N2 - IntroductionRecently, we have reported the influence of pretreatment growth rates on Gamma Knife radiosurgery (GKRS) of vestibular schwannomas (VS): fast growing tumors are less likely to obtain tumor control.1 This indicates that biological aspects intrinsic to VS are influencing the GKRS treatment outcome. Also, various papers have reported that GKRS treatment for large VS is significantly less effective compared to small-to-medium-sized VS. These findings suggest that large VS may have biological properties similar to those of fast-growing VS. To evaluate this, we assessed the long-term GKRS tumor control of remnants of large VS after partial resection. Furthermore, we compared this to the outcome of large tumors (>10cc) that were not resected, but received primary GKRS. MethodsPatients with a minimum follow-up of 4 years were included. Loss of tumor control was defined as radiological progression. All patients were uniformly treated according to protocol. We employed Kaplan-Meier survival analyses to determine differences in tumor control probability rates following GKRS between small-to-medium-sized VS and large VS, either after partial resection or after primary GKRS treatment.ResultsIn our center, 736 patients received primary GKRS treatment, while 77 patients were first subjected to partial resection. Kaplan-Meier analyses showed significantly lower tumor control rates for large tumors, both after partial resection and after primary treatment, compared to the small-to-medium-sized VS (log-rank, p<0.001). The obtained 10-year tumor control rates were 78.5%, 73.6%, and 89.7%, respectively. These control rates observed in large VS are even worse than the rates observed in fast growing small-to-medium-sized tumors (85.1%).1ConclusionsResults from this research clearly show that tumor control rates of large VS, either after partial resection or primary treatment, show lower tumor control rates following GKRS. The survival curves of these tumors resemble the curve of extremely fast growing VS, suggesting that the intrinsic tumor biology is indeed an important factor influencing tumor control rates of VS after GKRS.References1. Langenhuizen PPJH, Zinger S, Hanssens PEJ, Kunst HPM, Mulder JJS, Leenstra S, et al. (2018). Influence of pretreatment growth rate on Gamma Knife treatment response for vestibular schwannoma: a volumetric analysis. J Neurosurg, ,1-8.

    AB - IntroductionRecently, we have reported the influence of pretreatment growth rates on Gamma Knife radiosurgery (GKRS) of vestibular schwannomas (VS): fast growing tumors are less likely to obtain tumor control.1 This indicates that biological aspects intrinsic to VS are influencing the GKRS treatment outcome. Also, various papers have reported that GKRS treatment for large VS is significantly less effective compared to small-to-medium-sized VS. These findings suggest that large VS may have biological properties similar to those of fast-growing VS. To evaluate this, we assessed the long-term GKRS tumor control of remnants of large VS after partial resection. Furthermore, we compared this to the outcome of large tumors (>10cc) that were not resected, but received primary GKRS. MethodsPatients with a minimum follow-up of 4 years were included. Loss of tumor control was defined as radiological progression. All patients were uniformly treated according to protocol. We employed Kaplan-Meier survival analyses to determine differences in tumor control probability rates following GKRS between small-to-medium-sized VS and large VS, either after partial resection or after primary GKRS treatment.ResultsIn our center, 736 patients received primary GKRS treatment, while 77 patients were first subjected to partial resection. Kaplan-Meier analyses showed significantly lower tumor control rates for large tumors, both after partial resection and after primary treatment, compared to the small-to-medium-sized VS (log-rank, p<0.001). The obtained 10-year tumor control rates were 78.5%, 73.6%, and 89.7%, respectively. These control rates observed in large VS are even worse than the rates observed in fast growing small-to-medium-sized tumors (85.1%).1ConclusionsResults from this research clearly show that tumor control rates of large VS, either after partial resection or primary treatment, show lower tumor control rates following GKRS. The survival curves of these tumors resemble the curve of extremely fast growing VS, suggesting that the intrinsic tumor biology is indeed an important factor influencing tumor control rates of VS after GKRS.References1. Langenhuizen PPJH, Zinger S, Hanssens PEJ, Kunst HPM, Mulder JJS, Leenstra S, et al. (2018). Influence of pretreatment growth rate on Gamma Knife treatment response for vestibular schwannoma: a volumetric analysis. J Neurosurg, ,1-8.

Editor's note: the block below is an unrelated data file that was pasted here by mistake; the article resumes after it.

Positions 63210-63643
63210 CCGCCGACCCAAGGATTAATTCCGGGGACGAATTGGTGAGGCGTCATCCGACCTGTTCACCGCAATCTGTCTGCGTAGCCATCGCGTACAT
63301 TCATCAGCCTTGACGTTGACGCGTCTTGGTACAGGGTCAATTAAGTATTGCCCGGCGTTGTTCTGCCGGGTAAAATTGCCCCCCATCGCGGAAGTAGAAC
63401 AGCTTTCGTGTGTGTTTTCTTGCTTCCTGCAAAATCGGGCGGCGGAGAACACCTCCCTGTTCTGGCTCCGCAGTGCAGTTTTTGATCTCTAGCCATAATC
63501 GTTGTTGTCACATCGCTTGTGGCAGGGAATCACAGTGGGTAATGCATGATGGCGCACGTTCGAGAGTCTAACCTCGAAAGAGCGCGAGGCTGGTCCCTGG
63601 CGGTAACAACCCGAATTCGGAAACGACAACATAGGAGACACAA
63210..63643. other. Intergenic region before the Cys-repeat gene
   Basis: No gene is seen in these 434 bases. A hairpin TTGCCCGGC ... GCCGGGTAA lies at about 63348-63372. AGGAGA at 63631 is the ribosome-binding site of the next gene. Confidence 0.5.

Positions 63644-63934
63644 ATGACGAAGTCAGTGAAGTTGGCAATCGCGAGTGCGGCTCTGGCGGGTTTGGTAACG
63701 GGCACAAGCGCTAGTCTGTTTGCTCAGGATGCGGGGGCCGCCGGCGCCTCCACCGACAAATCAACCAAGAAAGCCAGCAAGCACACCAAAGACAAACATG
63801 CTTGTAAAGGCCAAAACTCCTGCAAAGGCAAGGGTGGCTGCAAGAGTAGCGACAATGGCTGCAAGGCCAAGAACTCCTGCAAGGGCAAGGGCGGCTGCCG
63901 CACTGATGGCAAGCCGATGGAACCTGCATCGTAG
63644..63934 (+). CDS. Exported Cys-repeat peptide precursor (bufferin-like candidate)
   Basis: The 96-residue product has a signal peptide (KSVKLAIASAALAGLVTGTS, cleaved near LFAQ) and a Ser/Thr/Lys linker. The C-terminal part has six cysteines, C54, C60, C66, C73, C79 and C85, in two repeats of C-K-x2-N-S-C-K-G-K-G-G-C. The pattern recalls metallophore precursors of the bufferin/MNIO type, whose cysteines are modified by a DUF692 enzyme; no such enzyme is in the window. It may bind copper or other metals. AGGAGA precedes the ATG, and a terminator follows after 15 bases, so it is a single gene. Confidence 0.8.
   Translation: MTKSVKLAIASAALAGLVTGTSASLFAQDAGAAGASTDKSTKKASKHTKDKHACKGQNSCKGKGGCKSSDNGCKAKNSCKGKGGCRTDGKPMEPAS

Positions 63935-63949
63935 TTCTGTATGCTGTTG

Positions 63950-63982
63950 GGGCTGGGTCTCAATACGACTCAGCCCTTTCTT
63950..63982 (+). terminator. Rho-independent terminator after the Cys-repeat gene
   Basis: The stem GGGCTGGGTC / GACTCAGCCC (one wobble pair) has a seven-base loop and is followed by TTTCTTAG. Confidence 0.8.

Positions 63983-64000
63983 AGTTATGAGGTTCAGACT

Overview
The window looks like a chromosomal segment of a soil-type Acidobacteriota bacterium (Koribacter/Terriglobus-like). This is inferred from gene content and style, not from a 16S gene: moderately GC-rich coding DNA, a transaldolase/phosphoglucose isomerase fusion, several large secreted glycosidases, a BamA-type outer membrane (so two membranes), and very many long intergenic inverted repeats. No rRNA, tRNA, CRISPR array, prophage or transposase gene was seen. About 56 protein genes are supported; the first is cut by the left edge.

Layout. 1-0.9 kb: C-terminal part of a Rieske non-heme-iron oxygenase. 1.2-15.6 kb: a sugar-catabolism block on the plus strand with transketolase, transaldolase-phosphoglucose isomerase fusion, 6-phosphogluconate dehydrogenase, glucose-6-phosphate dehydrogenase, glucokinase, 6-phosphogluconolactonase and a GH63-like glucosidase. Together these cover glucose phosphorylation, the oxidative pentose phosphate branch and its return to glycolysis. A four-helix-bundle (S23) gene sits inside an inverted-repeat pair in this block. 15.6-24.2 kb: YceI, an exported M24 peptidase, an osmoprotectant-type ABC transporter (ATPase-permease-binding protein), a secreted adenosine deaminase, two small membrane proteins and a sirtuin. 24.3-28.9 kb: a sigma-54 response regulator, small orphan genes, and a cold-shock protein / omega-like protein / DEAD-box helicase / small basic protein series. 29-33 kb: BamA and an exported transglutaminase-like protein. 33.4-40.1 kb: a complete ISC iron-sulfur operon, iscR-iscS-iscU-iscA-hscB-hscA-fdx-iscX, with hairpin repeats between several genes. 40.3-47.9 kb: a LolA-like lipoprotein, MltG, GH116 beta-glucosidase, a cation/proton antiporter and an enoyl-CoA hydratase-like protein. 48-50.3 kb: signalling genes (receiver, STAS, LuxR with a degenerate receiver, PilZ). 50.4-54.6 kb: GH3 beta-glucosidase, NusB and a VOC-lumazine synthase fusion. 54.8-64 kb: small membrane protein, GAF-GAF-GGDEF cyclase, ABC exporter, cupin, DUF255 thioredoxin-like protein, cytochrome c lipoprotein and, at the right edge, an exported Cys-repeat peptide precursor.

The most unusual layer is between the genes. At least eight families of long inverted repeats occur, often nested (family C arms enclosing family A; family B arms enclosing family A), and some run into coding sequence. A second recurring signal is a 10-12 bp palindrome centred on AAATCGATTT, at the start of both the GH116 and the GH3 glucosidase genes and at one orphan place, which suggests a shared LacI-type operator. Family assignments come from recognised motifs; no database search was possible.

KW - partial resection

    KW - vestibular schwannoma

    KW - gamma knife radiosurgery

    M3 - Abstract

    ER -

    Langenhuizen PPJH, Fu V, Zinger S, Leenstra S, Hanssens P, de With P et al. Gamma Knife radiosurgery following partial resection of large vestibular schwannomas: evaluation of long-term tumor control. 2019. Abstract van 14th International Stereotactic Radiosurgery Society Congress, Rio de Janeiro, Brazilië.